The British controlled the northeastern part of present-day Minnesota from 1763 to the end of the War of 1812 and continued searching for the Northwest Passage and trading fur pelts. Jonathan Carver unsuccessfully searched for the passage in 1766 and 1767, and after expeditions in 1789 and 1793, Canadian fur trader Sir Alexander Mackenzie demonstrated that it did not exist.
British fur traders operated throughout Minnesota. While the British successfully traded furs and manufactured goods with the Dakota peoples on the Mississippi and Minnesota rivers, their major operations were at Grand Portage, the gateway to the interior of Canada. Through the activities of the North West Company, the Grand Portage trade reached its height in the 1790s. Grand Portage was especially significant because it was the point where all Great Lakes and inland cargoes had to be hauled over the 14.5-km (9-mi) Grand Portage Trail connecting Lake Superior and the Pigeon River.
Great Britain lost its claims to the portion of Minnesota east of the Mississippi to the United States as a result of the Treaty of Paris of 1783, which also recognized U.S. independence. The United States then acquired the area in Minnesota west of the Mississippi River with the purchase of Louisiana Territory from France in 1803, only three years after France had reacquired it from Spain.
Concerned about British traders, who continued to work in the area, the United States government sent Lieutenant Zebulon Montgomery Pike and a small force up the Mississippi in 1805. During the winter of 1805 and 1806, Pike explored north along the Mississippi to Leech and Cass lakes and warned British traders that they were trespassing on U.S. territory.
Pike also bought land from the Dakota at the confluence of the Mississippi and Saint Croix rivers and at the junction of the Mississippi and Minnesota rivers as possible sites for a future United States Army post. Traders of the American Fur Company, owned by John Jacob Astor, led the American advance into Minnesota, followed by a U.S. Army detachment in 1819. The next year the army began constructing a massive stone fortress, Fort Snelling, at the juncture of the Mississippi and Minnesota rivers. Until 1840, when Saint Paul was established, Fort Snelling was the most important place on the upper Mississippi. In 1823 Major Stephen H. Long led a military and scientific party through the valleys of the Minnesota and Red rivers. Lake Itasca, the source of the Mississippi River, was discovered and named by Henry R. Schoolcraft in 1832. Albert Lea, George Catlin, and Joseph N. Nicollet, who compiled the first detailed map of the region, also made noteworthy explorations.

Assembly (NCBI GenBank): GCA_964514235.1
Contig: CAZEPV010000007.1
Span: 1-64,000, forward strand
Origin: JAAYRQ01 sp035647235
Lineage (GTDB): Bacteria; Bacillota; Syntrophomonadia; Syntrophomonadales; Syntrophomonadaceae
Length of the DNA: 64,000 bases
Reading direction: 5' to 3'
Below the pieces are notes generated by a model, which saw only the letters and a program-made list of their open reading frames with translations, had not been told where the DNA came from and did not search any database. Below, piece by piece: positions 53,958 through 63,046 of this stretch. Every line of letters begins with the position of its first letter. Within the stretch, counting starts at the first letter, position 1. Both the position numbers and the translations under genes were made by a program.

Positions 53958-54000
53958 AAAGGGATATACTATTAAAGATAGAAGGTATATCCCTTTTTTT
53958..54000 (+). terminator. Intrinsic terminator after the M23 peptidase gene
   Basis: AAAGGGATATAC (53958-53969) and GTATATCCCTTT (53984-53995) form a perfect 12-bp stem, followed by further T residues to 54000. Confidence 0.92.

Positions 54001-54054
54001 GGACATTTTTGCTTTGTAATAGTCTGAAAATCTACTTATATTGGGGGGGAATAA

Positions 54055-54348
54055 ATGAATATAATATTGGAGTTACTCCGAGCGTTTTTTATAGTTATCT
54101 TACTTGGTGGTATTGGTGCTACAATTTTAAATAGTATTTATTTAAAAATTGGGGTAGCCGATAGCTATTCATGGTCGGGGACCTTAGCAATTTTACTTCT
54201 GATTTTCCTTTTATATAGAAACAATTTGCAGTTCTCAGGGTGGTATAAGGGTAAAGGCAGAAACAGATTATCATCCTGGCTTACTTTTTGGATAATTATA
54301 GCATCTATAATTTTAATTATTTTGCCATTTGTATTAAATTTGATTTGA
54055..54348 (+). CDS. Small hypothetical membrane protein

In 1837 the Dakota and Ojibwa signed treaties giving some 12,950 sq km (5,000 sq mi) of land between the Mississippi and Saint Croix rivers to the United States in exchange for, among other things, trust funds and medical and farming aid. These cessions allowed Saint Paul to become a steamboat port downstream from the Falls of Saint Anthony and the beginnings of Stillwater on the Saint Croix and Saint Anthony (within present-day Minneapolis) as centers of lumber operations.
This commercial activity, including settlers who had come to farm, coincided with the admission of Iowa (1846) and Wisconsin (1848) as states. The formation of Wisconsin left the several thousand people living between the Mississippi and Saint Croix rivers in territory without government. To respond to the needs of the settlers in that area, fur traders, lumbermen and merchants convened the Stillwater Convention in August 1848. In their one-day meeting, the self-appointed delegates named Henry H. Sibley, the regional director of the American Fur Company, to represent the Minnesota area in Congress. Although Congress had some misgivings about the legitimacy of Sibley’s status, it nonetheless permitted him to introduce legislation calling for the creation of Minnesota Territory. The Minnesota Territorial Act became law on March 3, 1849. "Minnesota" © Emmanuel BUCHOT, Encarta, Wikipedia
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